Hollywood Shuffle_1.jpg

While Hollywood Shuffle’s humor can feel in measures aggressive, tacky, weird, and not fully formed, it would be a terrible mistake to consider the movie as anything lesser than canon essential.  This effort, as ramshackle as it is, made its mark.  

From there, many people were, for the first time, made aware of and became sympathetic to the plight of Black perception by non-Blacks.  (If only there was a word for this kind of “awakening”…) Against all odds, the movie got out there, and acquired major, if only momentary, cultural buzz. 

So where on the new Blu-ray is the amassed evidence of this?  As in, press clippings, Entertainment Tonight profiles, Townsend on talk shows, whatever.  Where are the analytical voices chiming in to contextualize this from a 2023 perspective?  No one is denying Hollywood Shuffle its rightful place as a vital takedown of racist practices in Hollywood, but the sparsity of Criterion’s supplements menu leaves a bit to be desired. 

In a single 24-minute documentary, actors Rusty Cundieff, Anne-Marie Johnson, and Bobby McGee essentially tell the story of making the independent film.  The piece, entitled Doing the Hollywood Shuffle, is newly produced, and presents the participants stories well.  Their gathered assortment of memories creates a vivid and amusing portrait of the catch-as-catch-can determination that was so essential in getting Hollywood Shuffle made.  

Besides the film’s clever theatrical trailer (Townsend in a direct address playing up the fact that he’d charged much of the production to credit cards), the only other listed supplement is the audio of an October 2022 episode of film critic Elvis Mitchell’s radio program The Treatment, featuring Townsend discussing Hollywood Shuffle on the event of its 35th anniversary.  The half-hour conversation is quite enjoyable, as Mitchell is obviously a friend of Townsend’s, and has no hesitation about razzing him in good fun.  

Additionally, as evidenced by his own expansive documentary about the Black experience on screen, 2022’s Is That Black Enough for You?!?, Mitchell has his own expert understanding of the subject.  The episode is a great listen, even though it’s probably more convenient to check out via a podcasting app.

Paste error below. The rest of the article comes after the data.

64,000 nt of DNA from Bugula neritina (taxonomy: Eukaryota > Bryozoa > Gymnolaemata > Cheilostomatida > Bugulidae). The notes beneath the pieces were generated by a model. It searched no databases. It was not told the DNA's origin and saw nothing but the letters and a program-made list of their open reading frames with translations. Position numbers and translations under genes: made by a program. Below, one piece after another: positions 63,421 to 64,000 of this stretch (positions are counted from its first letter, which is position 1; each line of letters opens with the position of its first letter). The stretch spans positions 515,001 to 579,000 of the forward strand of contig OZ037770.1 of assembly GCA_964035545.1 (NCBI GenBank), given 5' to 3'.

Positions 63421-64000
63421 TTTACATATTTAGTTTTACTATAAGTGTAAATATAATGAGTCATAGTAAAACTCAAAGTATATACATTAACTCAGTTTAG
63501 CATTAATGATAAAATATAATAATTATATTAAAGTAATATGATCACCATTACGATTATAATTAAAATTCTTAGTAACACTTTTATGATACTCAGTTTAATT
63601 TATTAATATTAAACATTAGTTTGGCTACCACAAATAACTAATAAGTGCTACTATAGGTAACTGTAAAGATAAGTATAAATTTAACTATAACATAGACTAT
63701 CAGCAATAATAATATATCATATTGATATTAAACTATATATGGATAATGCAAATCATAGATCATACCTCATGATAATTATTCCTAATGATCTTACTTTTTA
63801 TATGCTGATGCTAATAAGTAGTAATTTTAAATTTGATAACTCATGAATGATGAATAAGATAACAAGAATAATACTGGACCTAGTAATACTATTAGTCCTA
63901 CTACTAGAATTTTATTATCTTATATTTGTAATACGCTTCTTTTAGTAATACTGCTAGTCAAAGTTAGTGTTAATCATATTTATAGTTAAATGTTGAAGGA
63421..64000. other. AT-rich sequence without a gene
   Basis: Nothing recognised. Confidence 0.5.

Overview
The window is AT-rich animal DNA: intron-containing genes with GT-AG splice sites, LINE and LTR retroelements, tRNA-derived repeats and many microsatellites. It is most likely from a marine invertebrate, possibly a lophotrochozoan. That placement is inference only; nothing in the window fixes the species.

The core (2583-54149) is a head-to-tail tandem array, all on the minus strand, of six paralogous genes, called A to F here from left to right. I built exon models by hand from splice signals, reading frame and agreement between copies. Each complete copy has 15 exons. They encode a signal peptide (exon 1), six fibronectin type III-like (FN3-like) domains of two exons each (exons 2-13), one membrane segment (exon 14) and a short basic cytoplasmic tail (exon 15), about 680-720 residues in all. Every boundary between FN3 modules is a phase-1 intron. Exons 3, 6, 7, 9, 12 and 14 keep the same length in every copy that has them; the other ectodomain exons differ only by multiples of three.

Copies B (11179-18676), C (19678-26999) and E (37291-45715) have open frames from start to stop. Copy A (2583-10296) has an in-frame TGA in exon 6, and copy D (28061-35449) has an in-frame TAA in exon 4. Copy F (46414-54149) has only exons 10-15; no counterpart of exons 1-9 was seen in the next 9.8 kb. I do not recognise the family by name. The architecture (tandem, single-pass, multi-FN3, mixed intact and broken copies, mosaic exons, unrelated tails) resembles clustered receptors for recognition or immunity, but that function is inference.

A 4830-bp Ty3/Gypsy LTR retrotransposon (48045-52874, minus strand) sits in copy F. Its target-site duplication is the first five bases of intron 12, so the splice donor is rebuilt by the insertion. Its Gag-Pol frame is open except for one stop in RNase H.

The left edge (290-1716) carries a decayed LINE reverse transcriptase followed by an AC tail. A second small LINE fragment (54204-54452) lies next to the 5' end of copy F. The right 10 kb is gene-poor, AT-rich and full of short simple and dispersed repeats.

A caveat to the above criticism is that there is also a newly recorded audio commentary by a solo Townsend.  Per Criterion’s usual template, it is not included on the “Supplements” menu; it has its own entry on the main menu.  Townsend’s track is tops.  Scene specifically, he dishes up continuous memories and motivations in a highly spirited and entertaining way.  

Though he takes Criterion’s invite seriously and is tremendously well prepared, he can’t resist lapsing into quick, motivated impressions of Humphrey Bogart, Peter Lorre, Jerry Lewis, and, of course, Eddie Murphy, who took being spoofed in Shuffle like a champ.  Townsend also offers a great tribute to the recently departed comedy legend Paul Mooney, who wrote for the likes of Richard Pryor, Chappelle’s Show and agreed to be in this film.  

While Hollywood Shuffle has been on Blu-ray before, this issuing has a new director-supervised 4K transfer.  The original monaural audio track has also been revisited.  The actual printed Criterion essay, quite fine in its own right, is by NPR’s Pop Culture Happy Hour cohost Aisha Harris.

If representation of race in visual media really matters -- and all proof points to it mattering broadly, personally, and in all cases, tremendously -- then Hollywood Shuffle must be considered a key contributor in clearing a path for, say, Black Panther, Eve’s Bijou, and whatnot.  Furthermore, Hollywood Shuffle’s logical conclusion is that the only way to achieve authentic representation on screen is to have authentic representation behind the camera.  The segment "Sneaking Into the Movies," in its own way, is an advocation for more Black film critics.

Dr. Catharine A. Johns, in her aforementioned essay, goes on to say: “The films by Townsend and Wayans are spoofing white stereotypes about blackness. They are actually suggesting that these depictions don’t really have anything to do with black people in addition to limiting dramatically the ability of black actors and actresses to get roles that demonstrate the breath of their skills.” 

Finally, Johns ruminates on Townsend’s and Wayans’ successes thusly: “Maybe this power within the culture has more to offer the outside world than is often acknowledged. Maybe the ability to make people laugh at their pain is a gift of the highest order. Maybe humor has the ability to confront, in disguised form, issues that are too traumatic for direct address. Maybe our comedians are bridge-builders and hope bringers with the symbolic machinery that maintains it all.”

Hollywood Shuffle

  • Robert Townsend
  • Dom Irrera
  • Robert Townsend
  • Keenen Ivory Wayans
  • Robert Townsend
  • Craigus R. Johnson
  • Helen Martin
Screen Anarchy logo
Do you feel this content is inappropriate or infringes upon your rights? Click here to report it, or see our DMCA policy.
Black filmBlu-rayComedyCriterionHollywood ShuffleRobert TownsendDom IrreraKeenen Ivory WayansCraigus R. JohnsonHelen Martin

Around the Internet